Please use this identifier to cite or link to this item: http://hdl.handle.net/10266/5658
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dc.contributor.supervisorVasundhara, M-
dc.contributor.authorBedi, Sonali-
dc.date.accessioned2019-08-19T13:08:38Z-
dc.date.available2019-08-19T13:08:38Z-
dc.date.issued2019-08-19-
dc.identifier.urihttp://hdl.handle.net/10266/5658-
dc.description.abstractEndophytic bioactive compounds from medicinal plants can be integrated in novel drug discoveries due to their wide variety of biological activities such as antibiotic, anticancer, antioxidant and anti-inflammatory agents (Jawahar et al. 2014). Acute Lymphoblastic Leukemia (ALL) is a cancer of the bone marrow in which early lymphoid precursors multiply and supplant the typical hematopoietic cells of the marrow. Larger part of these cases are in kids and youthful grown-ups. Asparaginases have been the foundation of ALL treatments for most recent 4 decades (Seiter et al. 2018). Medicinal plants are home of numerous proficient bioactive metabolites producing endophytic fungi that have incredible medicinal and therapeutic worth. L-Asparaginase is one of the enzymes produced by endophytic fungi. The objectives of this study were to screen endophytic fungal isolates for L-Asparaginase activity, optimization of parameters of fermentation for the production of L-Asparaginase. Identification of endophytic fungus producing maximum amount of L-Asparaginase was also done. In this study, pre-isolated fungal cultures of Tinospora cordifolia (Giloy), (GR, GR3, GS1, GS3, GS4, GL2), Terminalia arjuna (AL2, AL4, AJ4, AF2, AL3), and Taxus baccata (T6) were taken and analysed for L-Asparaginase activity. Out of 12 endophytic fungal cultures, 10 fungal cultures gave positive result in qualitative assay after 3 days of incubation at 26±2°C. These positive cultures were then subjected to quantitative analysis. Out of the ten endophytic isolates tested for quantitative analysis, AL4 showed maximum L-Asparaginase activity of 16.407 U/mg/mL. Afterwards, optimization of fermentation parameters for maximum production of L-Asparaginase from AL4 was done. The specific enzyme activity was determined on 2nd, 3rd, 5th, 7th and 8th day of incubation. Maximum enzyme activity of 137.80 U/mg/mL was recorded at pH 5 on the 5th day. Optimum temperature was found to be 30°C with the specific enzyme activity of 31.58 U/mg/mL. Identification of AL4 was done by using microscopic, macroscopic and molecular method. AL4 grown on PDA plate showed that the fungus was white, cottony and reached 8 cm diameter of the plate in ten days. Long branched hyphae were observed when seen under microscope. Flattened oval shaped spores were also observed. PCR amplification of ITS regions were done using ITS1 as forward primer and ITS4 as reverse primer. By running electrophoresis PCR product was evaluated. The ITS amplified sequence of 569 bp obtained was run through blast n. Homologous sequences were obtained in FASTA format that were then aligned using Multalign. Evolutionary relationships between homologous sequences were found by neighbor-joining method with bootstrapping of 1000. MEGA 10 software was used to construct phylogenetic tree. It confirmed the clustering of AL4 with Fusarium proliferatum. Endophytic fungi thus can be a novel source for the production of L-Asparaginase enzyme and can play a very important role in food, pharmaceuticals and other industries.en_US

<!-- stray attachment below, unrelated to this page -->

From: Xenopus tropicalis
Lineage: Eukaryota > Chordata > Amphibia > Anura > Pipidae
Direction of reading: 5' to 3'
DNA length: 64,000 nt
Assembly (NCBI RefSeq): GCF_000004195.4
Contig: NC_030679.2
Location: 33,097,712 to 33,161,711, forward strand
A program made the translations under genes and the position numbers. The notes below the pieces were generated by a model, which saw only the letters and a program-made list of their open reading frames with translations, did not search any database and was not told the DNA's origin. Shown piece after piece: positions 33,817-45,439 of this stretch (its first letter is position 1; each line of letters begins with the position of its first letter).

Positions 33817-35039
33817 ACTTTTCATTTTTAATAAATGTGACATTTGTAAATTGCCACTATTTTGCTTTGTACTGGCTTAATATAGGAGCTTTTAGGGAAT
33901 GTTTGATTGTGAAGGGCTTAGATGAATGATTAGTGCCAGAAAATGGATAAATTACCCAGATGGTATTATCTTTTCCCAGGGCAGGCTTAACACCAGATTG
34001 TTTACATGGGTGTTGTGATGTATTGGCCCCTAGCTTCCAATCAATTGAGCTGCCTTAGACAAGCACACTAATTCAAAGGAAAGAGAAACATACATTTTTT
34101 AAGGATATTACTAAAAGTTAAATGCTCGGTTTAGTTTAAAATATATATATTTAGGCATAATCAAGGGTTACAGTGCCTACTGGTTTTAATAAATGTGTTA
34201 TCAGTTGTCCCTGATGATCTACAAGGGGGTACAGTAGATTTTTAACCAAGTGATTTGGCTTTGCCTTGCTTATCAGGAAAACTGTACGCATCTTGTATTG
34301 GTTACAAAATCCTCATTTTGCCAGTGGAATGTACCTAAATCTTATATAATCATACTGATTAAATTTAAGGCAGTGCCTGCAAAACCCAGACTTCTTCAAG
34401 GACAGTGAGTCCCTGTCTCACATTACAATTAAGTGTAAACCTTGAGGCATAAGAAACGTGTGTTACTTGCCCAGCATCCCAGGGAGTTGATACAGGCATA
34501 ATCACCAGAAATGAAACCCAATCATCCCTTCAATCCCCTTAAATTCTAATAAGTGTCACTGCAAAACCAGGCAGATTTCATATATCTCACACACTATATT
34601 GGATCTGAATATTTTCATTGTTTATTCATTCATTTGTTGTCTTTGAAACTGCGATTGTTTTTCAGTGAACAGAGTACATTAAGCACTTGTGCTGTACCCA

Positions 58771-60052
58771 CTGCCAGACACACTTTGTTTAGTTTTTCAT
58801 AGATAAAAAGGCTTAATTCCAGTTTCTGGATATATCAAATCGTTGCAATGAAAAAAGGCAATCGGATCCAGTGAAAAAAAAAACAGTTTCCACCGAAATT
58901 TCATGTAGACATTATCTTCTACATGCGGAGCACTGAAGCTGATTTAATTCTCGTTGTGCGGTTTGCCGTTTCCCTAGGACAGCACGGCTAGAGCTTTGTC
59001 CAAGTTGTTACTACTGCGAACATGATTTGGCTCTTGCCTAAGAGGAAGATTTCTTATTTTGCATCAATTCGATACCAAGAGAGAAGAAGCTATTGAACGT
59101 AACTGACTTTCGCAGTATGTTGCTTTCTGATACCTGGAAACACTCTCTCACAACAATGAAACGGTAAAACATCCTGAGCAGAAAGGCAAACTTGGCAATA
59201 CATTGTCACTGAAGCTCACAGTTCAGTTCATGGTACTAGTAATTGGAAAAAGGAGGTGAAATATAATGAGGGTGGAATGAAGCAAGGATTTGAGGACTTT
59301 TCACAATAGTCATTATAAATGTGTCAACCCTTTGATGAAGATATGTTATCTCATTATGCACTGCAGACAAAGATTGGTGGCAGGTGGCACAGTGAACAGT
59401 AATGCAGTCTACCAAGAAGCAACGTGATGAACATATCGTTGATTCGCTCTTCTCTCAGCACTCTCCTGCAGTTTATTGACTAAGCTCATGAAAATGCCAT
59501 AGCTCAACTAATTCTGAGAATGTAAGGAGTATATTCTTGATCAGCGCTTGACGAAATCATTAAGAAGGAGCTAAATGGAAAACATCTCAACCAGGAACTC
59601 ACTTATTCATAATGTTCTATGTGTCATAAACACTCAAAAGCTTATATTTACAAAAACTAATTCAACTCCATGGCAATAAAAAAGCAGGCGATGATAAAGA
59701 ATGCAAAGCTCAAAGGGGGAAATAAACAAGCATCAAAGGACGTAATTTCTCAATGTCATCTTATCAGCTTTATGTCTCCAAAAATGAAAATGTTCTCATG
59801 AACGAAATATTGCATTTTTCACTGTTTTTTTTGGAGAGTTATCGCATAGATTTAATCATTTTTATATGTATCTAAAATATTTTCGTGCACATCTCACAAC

dc.language.isoenen_US
dc.subjectAcute lymphoblastic leukemiaen_US
dc.subjectL-asparaginase, L-Asparagine, Modified Czapex dox medium, Terminalia arjunaen_US
dc.titleL-Asparaginase producing endophytic fungi isolated from medicinal plantsen_US
dc.typeThesisen_US
Appears in Collections:Masters Theses@DBT

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